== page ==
This weekend I have a lovely nature journal idea for copying the patterns of moth wings to help learn about the species.
This was inspired by two things. First of all I found some unusual looking eggs in the corner of my allotment greenhouse. It just happened that my Dad had passed on to me his book of insects from when he was a boy, in a moment of synchronicity I opened the book and there in-front of me was a picture of exactly the eggs that I had found. I discovered that they were Vapourer Moth eggs….which then led me to do some more research.
Deciding to add this to the nature journal I made it into a bit of a nature based fun homeschool project from my children. We decided rather than making butterflies by dropping paint on paper and folding it over, we would try and make moths instead. Here’s how we did it:
Step 1: We found some old card (in this case it was card postcards that we hadn’t used). We soaked the card in tea….this wasn’t 100% necessary but gave a nice background colour for a moth and was of course just lots of fun.
Step 2: Once the card had dried we marked out our basic moth shapes in white pencil crayon and cut the moth out.
Step 3: We chose some colours to mix that we felt would represent our fairly basic brown moth. We then used thick water colour paint from a tube to make a nice brown and painted on one side of the moth wing pattern. We then folded the wing over to print the pattern on the other side.
We found that the pattern on the opposite side didn’t always print as strongly so we kept adding blobs of colour trying to mimic the shapes that we saw and reprinting. This gave a lovely effect of the mottled wings.
Step 4: Once the paint layers were down I drew into them with pencil crayons to give further details. We then also replicated the egg nest I had found and discovered that the female vapourer moth can’t actually fly. Once she hatches she clings to her cocoon where she lays her eggs.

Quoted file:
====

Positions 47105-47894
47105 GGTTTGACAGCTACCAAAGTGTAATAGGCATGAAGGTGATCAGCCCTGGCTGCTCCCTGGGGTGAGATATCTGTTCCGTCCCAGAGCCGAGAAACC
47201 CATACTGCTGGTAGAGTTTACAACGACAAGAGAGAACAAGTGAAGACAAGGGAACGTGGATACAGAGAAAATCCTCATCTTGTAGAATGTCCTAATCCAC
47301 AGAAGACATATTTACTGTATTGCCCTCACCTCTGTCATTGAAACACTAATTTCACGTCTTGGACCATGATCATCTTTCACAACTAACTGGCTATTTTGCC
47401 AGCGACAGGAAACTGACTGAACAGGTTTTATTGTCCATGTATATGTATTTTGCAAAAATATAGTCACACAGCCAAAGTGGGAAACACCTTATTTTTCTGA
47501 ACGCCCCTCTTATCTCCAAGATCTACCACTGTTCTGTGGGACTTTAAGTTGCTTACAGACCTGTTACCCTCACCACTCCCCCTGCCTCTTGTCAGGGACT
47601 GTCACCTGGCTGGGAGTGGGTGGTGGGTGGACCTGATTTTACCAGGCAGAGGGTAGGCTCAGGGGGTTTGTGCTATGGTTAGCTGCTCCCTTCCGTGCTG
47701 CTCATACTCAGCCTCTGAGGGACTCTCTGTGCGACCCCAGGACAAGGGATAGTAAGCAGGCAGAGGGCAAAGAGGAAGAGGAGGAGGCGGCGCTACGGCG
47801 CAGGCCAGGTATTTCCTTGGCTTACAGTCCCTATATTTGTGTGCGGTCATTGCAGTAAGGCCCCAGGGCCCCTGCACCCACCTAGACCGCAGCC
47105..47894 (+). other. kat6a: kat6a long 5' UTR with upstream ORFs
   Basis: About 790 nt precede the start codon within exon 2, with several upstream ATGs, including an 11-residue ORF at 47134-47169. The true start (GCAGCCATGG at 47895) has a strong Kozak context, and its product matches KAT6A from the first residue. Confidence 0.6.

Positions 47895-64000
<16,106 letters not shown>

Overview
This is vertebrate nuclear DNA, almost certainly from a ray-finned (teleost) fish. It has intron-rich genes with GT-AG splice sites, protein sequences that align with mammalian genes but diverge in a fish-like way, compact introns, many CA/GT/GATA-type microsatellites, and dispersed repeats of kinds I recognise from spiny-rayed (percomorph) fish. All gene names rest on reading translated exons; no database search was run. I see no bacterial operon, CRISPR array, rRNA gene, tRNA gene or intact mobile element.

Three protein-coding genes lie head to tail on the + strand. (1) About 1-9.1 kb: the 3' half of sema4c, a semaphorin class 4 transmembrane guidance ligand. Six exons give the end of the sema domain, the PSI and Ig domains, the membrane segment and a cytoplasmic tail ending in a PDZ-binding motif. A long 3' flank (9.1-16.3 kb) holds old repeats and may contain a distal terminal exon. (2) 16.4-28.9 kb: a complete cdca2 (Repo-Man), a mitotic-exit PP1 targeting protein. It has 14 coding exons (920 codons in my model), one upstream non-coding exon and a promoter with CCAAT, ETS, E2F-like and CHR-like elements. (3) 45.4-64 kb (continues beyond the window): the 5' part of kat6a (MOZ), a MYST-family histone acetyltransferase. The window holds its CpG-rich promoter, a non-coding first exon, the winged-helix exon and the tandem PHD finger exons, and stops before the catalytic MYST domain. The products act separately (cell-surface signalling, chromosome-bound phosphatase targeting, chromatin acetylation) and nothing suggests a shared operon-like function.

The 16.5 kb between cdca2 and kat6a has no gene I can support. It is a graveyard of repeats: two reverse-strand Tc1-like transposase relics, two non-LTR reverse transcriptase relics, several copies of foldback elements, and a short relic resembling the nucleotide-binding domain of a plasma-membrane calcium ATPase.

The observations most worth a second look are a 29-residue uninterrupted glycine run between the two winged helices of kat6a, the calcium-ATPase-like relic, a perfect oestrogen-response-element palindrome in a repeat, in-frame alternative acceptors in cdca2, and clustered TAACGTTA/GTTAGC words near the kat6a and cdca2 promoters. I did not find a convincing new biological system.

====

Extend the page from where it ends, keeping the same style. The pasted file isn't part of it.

I stuck them into my journal with little foam tabs so that they stand off the page when I open the book. Although it’s nice to be as accurate as possible, it’s the process of observation that is important. The whole time you are trying to be accurate you are memorising the shapes and colours and will remember the moth much more easily when you find it in the natural world.
After completing all that, I realised I had no idea what the caterpillar of this moth looked like. I was pleasantly surprised to find he was a funky little creature in 1970’s inspired get up! Lot’s of orange, green and tufts of hair everywhere! I had some painted paper patterns left over from another project so collaged a little caterpillar to complete my journal page before adding annotations.
While I was doing this my little girl was busy making her very own representation of a silk moth, I thinks she did a great job 🙂
For anyone that is interested – here is the original picture that set off my learning!
It’s a wonderful thing to start off with one tiny discovery to then go on to find out so much more, and to create a lovely art project. I hope it inspires you to do something similar! Happy Saturday Art Challenge!